Inertia is a basic attribute of anything you might construe as a body. It is a resistance to a change in one’s state of motion, and, equivalently, a measure of the force or torque needed to induce a certain acceleration. Unlike other solid attributes, such as geometry or color, it is strictly required for the simulation of a model. In particular, the ends of a joint—its frames—must each connect to an inertia, which is to say that where motion is allowed, there must exist an inertia for an applied force or torque to act upon.
You can model an inertia element in isolation, without the intent to represent a body. Such inertias are useful, for example, when simulating the vibrations induced by a clump of mud on a rotating automobile wheel. The clump is separate from the wheel body and you can model it as such. In addition, its geometry and color are in this case trivial details and you can disregard them for modeling purposes. In so doing, you treat the clump as a plain inertia—one lacking any attributes other than inertia.
Isolated plain inertias are uncommon in a model. Generally, you account for inertia in the course of modeling a complete body—something with geometry and color, like a wing in the flapping wing mechanism discussed in Modeling Bodies. You start with a concept of the body, model that body as a collection of solids, and specify the attributes of those solids to obtain a complete representation of the body. Solids are the things that you model and inertia merely one of their attributes.
A Body (1) and a Plain Inertia (2)
You add inertia to a model using blocks from the Body Elements library. Relevant blocks include Solid, Inertia, and those in the Variable Mass sublibrary. You can model a complete solid or a plain inertia. Either can have fixed or variable inertia parameters, though the exact parameterization, and therefore the type of solid or inertia, depends on the block. The term “solid” is used here to denote an element whose attributes extend beyond merely inertia and the term “inertia,” when used to refer to an element, one whose attributes encompass only inertia.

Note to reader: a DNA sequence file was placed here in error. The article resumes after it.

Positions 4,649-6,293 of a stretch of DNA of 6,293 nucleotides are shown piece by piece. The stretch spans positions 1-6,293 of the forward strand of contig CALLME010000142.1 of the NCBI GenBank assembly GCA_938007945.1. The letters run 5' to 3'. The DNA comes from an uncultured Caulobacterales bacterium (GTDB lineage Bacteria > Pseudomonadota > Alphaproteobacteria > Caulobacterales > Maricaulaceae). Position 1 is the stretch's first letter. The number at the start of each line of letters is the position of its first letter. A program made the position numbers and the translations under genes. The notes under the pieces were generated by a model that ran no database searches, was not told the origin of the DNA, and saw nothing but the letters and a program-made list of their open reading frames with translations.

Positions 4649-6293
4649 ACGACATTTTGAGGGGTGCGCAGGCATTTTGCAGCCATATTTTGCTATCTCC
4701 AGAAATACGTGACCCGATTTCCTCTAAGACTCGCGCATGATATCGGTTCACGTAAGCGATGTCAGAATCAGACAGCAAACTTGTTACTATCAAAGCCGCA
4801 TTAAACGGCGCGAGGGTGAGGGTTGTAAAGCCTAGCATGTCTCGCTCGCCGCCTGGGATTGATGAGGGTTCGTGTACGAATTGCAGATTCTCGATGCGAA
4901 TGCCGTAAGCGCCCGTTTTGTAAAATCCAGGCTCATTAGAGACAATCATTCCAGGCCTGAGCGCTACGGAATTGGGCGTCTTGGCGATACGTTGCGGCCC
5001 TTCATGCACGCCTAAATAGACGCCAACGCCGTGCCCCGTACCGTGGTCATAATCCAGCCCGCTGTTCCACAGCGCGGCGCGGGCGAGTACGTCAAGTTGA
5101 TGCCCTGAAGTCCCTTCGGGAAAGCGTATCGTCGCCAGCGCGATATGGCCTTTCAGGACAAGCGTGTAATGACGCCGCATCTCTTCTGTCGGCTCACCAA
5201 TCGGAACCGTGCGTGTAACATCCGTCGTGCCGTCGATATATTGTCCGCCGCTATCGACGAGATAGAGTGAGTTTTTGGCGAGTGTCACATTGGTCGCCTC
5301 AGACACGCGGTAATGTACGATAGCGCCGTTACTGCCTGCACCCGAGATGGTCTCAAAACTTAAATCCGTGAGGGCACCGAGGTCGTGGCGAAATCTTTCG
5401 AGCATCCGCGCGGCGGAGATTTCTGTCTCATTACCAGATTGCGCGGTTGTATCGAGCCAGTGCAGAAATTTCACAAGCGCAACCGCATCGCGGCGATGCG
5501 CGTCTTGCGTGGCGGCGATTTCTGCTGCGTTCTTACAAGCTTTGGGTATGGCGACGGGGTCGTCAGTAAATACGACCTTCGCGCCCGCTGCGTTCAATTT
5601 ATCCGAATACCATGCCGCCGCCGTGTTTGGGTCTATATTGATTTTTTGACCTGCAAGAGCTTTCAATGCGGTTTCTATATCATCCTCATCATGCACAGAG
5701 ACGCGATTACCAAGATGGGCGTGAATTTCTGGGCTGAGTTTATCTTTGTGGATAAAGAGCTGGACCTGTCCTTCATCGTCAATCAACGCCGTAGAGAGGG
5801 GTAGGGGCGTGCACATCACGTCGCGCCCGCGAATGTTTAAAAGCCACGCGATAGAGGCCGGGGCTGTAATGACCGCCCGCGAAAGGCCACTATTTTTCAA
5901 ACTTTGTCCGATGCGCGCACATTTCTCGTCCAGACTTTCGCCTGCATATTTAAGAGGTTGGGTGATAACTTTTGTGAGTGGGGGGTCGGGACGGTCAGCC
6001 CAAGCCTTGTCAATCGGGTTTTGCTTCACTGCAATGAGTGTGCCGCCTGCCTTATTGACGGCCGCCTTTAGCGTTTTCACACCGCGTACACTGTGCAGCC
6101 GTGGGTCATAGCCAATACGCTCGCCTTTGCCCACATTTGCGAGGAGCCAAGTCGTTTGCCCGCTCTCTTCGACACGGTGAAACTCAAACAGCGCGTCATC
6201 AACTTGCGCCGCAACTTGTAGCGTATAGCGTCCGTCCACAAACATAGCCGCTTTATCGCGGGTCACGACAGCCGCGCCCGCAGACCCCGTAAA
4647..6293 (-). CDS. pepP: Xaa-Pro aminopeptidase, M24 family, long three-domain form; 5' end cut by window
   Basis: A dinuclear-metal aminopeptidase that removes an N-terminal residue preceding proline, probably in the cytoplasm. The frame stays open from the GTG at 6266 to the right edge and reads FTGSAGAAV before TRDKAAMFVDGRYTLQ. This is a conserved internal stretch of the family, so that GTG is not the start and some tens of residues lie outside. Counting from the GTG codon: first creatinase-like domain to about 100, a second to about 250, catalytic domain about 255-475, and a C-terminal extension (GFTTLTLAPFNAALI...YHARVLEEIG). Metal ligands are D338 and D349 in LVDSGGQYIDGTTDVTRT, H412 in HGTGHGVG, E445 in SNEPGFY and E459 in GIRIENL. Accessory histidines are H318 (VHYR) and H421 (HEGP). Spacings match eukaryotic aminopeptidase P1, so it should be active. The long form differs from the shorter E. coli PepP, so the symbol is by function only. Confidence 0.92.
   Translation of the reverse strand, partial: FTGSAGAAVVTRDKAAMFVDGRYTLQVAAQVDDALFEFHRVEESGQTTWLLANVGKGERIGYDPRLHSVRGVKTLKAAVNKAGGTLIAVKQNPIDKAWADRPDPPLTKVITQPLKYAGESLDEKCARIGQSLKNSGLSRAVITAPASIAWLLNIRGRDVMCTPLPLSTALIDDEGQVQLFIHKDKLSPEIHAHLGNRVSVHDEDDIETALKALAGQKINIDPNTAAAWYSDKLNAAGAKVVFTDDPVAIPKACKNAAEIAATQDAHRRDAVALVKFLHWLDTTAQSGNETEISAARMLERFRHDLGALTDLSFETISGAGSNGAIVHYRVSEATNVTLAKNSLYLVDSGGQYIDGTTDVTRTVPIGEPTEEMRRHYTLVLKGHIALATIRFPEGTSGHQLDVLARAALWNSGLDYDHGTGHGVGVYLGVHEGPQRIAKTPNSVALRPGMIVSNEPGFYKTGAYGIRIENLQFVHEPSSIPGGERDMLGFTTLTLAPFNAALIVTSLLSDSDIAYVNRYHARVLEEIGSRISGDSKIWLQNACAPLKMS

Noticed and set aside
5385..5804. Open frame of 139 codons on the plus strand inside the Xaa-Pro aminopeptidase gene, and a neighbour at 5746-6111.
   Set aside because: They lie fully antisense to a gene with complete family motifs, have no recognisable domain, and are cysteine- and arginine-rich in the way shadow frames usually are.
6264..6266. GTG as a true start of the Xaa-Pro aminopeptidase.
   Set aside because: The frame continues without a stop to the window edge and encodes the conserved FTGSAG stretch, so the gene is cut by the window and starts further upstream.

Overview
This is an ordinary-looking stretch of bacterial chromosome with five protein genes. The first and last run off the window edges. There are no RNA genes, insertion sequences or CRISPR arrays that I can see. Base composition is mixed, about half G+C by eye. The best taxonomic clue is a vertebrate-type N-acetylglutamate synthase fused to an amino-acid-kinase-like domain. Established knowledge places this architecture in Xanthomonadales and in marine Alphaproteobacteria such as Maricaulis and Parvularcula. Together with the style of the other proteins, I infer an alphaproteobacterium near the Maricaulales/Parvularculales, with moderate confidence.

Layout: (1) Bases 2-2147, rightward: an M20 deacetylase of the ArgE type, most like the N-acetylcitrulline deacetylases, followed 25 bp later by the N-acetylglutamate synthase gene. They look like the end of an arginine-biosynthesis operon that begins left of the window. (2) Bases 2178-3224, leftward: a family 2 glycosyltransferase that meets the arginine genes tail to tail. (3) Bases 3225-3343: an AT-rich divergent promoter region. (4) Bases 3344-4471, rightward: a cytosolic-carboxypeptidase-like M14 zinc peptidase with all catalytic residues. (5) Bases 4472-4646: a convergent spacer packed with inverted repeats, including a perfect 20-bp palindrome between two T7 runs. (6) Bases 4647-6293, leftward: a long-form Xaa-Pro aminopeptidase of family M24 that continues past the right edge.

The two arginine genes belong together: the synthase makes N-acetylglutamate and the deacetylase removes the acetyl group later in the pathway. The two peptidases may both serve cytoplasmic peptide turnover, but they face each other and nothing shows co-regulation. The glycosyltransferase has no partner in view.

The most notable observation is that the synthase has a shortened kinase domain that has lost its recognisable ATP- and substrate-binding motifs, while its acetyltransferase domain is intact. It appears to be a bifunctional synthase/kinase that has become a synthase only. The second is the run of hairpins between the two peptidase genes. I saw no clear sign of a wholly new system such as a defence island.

Fixed Solids. Use the Solid block when modeling solids and the bodies they comprise. This block enables you to specify geometry and color, key attributes if solid visualization is important to you. It enables you also to have the less accessible parameters of rotational inertia automatically computed from the solid geometry and either mass or mass density. Even in cases where geometry and color are superfluous details, the Solid block is often the most convenient means of specifying inertia. Note that the geometry and inertia parameters of the Solid block are strictly constant. To model solids with either as a variable attribute, you must use blocks from the Variable Mass sublibrary.
Variable Solids. Use the solid blocks in the Body Elements > Variable Mass library to model complete solids with variable inertia parameters, such as mass, and inertia-dependent dimensions, such as length and radius, that can vary dynamically with the inertia inputs. Blocks that represent solids are identified as such by having the word Solid in their names—for example, Variable Cylindrical Solid and Variable Brick Solid. These blocks differ from the Solid block in the parent library in that one or more inertia parameters can change, and from the General Variable Mass block in that they possess geometry and color.
Fixed Inertias. Use the Inertia block as a means of adjusting the inertia of a solid or body. Geometry and color are considered irrelevant for modeling purposes. You can subtract a mass to account for the existence of a hollow region, such as an empty compartment in a vessel originally modeled without one. You can also add a mass to account for the presence of small disturbances, such as the clumps of mud that sometimes linger on an automobile wheel. Note that you can make the same adjustments, sometimes more intuitively, using the more sophisticated Solid block.